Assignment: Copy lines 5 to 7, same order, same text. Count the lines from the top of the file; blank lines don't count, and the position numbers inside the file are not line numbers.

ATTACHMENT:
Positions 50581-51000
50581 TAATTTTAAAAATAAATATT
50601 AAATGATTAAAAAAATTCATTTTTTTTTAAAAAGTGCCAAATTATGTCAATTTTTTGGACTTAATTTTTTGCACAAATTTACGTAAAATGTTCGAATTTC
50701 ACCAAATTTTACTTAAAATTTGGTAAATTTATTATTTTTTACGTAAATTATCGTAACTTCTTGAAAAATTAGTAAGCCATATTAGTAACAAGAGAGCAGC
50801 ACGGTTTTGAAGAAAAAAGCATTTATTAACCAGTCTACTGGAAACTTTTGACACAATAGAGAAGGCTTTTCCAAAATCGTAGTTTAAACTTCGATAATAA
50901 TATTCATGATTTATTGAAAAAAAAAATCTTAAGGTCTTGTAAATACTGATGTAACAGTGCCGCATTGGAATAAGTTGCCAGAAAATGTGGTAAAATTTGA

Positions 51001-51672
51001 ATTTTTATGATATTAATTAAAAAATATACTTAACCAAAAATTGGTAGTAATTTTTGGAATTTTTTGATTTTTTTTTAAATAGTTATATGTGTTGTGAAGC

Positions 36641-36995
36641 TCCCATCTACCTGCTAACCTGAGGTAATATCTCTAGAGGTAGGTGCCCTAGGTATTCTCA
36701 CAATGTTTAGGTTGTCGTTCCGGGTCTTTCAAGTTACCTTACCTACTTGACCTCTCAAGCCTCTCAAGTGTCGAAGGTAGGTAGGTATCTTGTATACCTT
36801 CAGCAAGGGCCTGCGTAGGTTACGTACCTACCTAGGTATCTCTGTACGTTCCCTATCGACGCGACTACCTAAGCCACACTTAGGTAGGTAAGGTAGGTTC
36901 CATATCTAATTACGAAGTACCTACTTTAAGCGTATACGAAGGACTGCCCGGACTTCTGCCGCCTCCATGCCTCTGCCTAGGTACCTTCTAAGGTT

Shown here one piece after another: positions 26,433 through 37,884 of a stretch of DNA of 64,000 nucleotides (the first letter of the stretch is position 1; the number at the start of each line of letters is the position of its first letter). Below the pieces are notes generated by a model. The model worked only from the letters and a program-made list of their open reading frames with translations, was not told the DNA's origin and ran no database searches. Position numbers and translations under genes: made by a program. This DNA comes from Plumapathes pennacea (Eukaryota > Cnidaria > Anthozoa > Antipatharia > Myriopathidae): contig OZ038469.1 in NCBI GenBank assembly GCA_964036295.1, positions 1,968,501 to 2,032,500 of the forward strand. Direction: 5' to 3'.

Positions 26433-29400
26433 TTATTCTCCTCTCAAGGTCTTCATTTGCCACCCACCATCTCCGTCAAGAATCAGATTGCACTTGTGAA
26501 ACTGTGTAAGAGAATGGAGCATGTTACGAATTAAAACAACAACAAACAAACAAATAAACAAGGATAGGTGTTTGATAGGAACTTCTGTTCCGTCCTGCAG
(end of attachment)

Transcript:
50801 ACGGTTTTGAAGAAAAAAGCATTTATTAACCAGTCTACTGGAAACTTTTGACACAATAGAGAAGGCTTTTCCAAAATCGTAGTTTAAACTTCGATAATAA
50901 TATTCATGATTTATTGAAAAAAAAAATCTTAAGGTCTTGTAAATACTGATGTAACAGTGCCGCATTGGAATAAGTTGCCAGAAAATGTGGTAAAATTTGA

Positions 51001-51672